It’s impossible to predict the future of course, but Brown reckons that the third Ladyhawke album will come a lot more easily than the second. “From the minute that Anxiety was finished, I could feel in my bones that the third one would be easier,” she says. “It may not be easier in the sense of songwriting, but I just feel like it’s not going to be as stressful. I really needed to take time off after the first album, because I did so much touring for so long that it got to be really intense. I needed to take time off after that, and I think I disappeared a little too far down the second album hole, and took too much notice of what people were saying to me. People kept asking about the Difficult Second Album, which is a concept I wasn’t even that aware of, but I kept dwelling on it until it turned out to be true. I don’t know – I mean, I may regret saying this, because the third album may prove to be impossible. But I hope not.”
I’ve heard Pip Brown is a collector of old-school video-game consoles, and can’t help but ask if it’s true. “That is true,” she says. “I’ve been obsessed with games since I was a little kid.” Taking the opportunity to revel in a shared nerdish delight, I ask what some of her favourites are. “Well, with me at the moment I have a Nintendo Super Scope, still in its box. The cartridge that comes with it is six games you can use the Super Scope with. I have a couple of Sega Master Systems at home, and an original NES in its box, packaged up with Super Mario Brothers. I have a Mega Drive and a Nintendo 64, a SNES… so much stuff. Lots of the guns in their boxes, and heaps of games. I get really into collecting them – it gets ridiculous.” Right now, her sights are set on obtaining a Vectrex console, a relic of the early ‘80s. “I really want one of those, but they’re impossible to find – and if you did find it, it would never be in its box. It came with these funny acetate things you had to slot in the front, and the problem is they tend to split and crack. I’m trying to find one in good condition, but it’s really hard.” I promise her I’ll put this in my article, and she squeals with delight. “I’d love that! I want one of those so badly!”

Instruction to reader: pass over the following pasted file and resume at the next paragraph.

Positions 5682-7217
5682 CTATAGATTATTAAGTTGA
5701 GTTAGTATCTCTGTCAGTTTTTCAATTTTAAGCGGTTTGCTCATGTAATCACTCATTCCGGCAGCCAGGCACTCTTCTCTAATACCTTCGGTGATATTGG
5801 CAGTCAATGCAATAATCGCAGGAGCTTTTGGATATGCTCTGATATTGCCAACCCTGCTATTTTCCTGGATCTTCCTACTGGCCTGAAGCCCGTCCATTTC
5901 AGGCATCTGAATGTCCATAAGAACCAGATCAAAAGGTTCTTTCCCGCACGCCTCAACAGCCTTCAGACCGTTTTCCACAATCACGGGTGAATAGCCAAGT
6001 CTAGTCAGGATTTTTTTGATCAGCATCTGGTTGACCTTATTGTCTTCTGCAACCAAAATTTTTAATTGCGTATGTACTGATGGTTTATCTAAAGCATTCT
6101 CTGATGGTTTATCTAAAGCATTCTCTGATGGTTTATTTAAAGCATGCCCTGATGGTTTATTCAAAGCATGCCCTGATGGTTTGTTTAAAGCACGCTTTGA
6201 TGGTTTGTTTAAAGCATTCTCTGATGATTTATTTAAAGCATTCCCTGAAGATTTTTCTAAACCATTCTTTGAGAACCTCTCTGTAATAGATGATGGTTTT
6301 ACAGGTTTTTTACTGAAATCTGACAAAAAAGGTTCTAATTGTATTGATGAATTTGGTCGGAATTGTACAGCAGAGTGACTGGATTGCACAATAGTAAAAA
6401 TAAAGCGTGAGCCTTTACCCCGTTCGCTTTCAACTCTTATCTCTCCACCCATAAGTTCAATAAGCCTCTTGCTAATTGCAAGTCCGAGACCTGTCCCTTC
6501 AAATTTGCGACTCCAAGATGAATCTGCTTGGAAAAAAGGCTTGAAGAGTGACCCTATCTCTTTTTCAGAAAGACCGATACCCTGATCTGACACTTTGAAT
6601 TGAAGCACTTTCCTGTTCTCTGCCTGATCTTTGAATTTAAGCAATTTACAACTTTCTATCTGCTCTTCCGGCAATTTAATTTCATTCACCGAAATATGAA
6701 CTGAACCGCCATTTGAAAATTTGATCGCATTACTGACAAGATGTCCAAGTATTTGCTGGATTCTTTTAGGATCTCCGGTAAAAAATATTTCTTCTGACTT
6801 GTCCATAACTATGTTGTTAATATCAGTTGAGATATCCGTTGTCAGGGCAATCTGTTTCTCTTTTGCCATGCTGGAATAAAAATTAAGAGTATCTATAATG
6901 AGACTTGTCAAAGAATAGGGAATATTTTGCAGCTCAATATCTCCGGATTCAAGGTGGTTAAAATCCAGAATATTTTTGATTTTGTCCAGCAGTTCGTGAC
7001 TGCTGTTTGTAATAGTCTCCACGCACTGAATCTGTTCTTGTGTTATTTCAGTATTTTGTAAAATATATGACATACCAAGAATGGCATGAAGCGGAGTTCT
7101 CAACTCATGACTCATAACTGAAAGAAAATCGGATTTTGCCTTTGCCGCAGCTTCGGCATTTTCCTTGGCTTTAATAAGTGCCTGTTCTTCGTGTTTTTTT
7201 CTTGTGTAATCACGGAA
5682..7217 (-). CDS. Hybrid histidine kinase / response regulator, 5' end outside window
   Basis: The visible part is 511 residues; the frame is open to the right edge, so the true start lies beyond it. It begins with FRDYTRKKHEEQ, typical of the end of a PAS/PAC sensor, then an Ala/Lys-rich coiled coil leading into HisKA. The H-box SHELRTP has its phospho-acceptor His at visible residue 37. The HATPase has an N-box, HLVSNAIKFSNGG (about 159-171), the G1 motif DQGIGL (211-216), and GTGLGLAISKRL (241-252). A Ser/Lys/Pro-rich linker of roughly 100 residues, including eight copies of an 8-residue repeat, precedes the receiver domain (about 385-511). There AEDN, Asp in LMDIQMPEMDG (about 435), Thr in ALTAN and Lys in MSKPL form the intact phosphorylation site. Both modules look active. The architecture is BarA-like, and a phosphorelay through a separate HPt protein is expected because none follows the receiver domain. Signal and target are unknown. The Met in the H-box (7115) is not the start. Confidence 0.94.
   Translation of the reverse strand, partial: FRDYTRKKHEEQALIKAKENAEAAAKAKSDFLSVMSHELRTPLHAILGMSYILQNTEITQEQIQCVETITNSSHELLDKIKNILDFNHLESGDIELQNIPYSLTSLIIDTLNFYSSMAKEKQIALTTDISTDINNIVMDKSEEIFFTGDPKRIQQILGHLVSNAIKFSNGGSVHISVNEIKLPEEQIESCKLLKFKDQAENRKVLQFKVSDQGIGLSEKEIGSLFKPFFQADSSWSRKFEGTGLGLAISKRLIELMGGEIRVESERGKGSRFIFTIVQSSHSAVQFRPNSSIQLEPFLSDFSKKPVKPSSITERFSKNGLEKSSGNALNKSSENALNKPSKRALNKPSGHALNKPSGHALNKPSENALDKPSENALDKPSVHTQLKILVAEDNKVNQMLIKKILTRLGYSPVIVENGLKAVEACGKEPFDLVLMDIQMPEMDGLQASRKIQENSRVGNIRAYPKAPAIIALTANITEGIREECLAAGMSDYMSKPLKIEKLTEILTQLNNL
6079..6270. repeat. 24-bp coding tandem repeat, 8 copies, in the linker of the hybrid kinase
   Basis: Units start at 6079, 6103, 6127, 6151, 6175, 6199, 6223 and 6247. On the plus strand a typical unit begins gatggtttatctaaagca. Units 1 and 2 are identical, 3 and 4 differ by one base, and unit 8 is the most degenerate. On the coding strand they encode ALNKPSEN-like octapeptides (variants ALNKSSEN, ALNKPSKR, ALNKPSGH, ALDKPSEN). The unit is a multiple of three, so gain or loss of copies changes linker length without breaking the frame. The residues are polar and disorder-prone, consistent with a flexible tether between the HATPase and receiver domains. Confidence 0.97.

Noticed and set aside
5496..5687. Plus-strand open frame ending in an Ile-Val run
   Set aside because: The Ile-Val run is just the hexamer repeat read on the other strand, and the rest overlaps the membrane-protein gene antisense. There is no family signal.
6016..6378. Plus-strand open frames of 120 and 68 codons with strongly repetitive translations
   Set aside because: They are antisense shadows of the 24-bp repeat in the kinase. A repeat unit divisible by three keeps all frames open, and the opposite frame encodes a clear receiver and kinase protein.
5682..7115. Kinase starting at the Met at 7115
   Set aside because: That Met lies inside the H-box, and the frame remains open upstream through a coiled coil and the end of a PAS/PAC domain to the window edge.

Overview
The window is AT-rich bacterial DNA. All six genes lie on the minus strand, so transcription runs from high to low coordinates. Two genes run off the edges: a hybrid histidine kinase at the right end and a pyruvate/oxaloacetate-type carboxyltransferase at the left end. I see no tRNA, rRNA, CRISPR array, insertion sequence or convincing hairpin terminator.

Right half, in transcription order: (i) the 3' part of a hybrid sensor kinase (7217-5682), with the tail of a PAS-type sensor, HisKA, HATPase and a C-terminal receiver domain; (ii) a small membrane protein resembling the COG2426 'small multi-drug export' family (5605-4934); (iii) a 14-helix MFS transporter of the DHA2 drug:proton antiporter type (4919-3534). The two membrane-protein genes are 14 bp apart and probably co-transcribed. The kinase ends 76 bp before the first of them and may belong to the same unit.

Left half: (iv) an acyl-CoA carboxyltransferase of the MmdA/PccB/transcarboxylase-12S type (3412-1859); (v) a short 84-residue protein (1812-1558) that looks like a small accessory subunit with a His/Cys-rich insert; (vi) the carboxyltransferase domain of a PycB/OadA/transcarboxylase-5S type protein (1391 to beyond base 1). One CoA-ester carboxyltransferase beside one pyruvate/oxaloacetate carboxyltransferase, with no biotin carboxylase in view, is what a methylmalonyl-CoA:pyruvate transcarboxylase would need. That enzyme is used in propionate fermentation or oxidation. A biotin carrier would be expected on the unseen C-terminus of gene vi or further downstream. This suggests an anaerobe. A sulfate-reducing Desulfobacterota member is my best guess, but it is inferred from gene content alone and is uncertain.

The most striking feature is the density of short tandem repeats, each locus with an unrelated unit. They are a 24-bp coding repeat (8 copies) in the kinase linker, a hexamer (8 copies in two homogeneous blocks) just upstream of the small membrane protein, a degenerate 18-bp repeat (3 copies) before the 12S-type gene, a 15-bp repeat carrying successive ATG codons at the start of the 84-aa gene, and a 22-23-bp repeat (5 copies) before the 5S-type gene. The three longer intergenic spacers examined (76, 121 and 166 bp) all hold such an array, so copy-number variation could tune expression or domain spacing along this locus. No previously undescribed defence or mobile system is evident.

With all pretence of music talk out the window now, I ask Brown if she keeps her toys in their boxes, or takes them out and plays. “Oh yeah,” she says, “not yet, but as soon as I get my gaming room set up in my house, that shit is coming out of its box and I’m going to play! I’m really excited about this room I’m going to make…” By this point, I’m excited too – and all I really want to do is fly to New Zealand and play Duck Hunt with Ladyhawke for the rest of my life.
What: Anxiety is out now on Modular/Universal
Where: The Metro Theatre
When: Wednesday July 18
Posted: June 5th, 2012 under Brag 465 (June 4), Feature Music, Music, Music - Interview, New.
Tags: Alasdair Duncan, Anxiety, interview, Ladyhawke, Metro Theatre, Music, Music Feature, Pip Brown, The Metro Theatre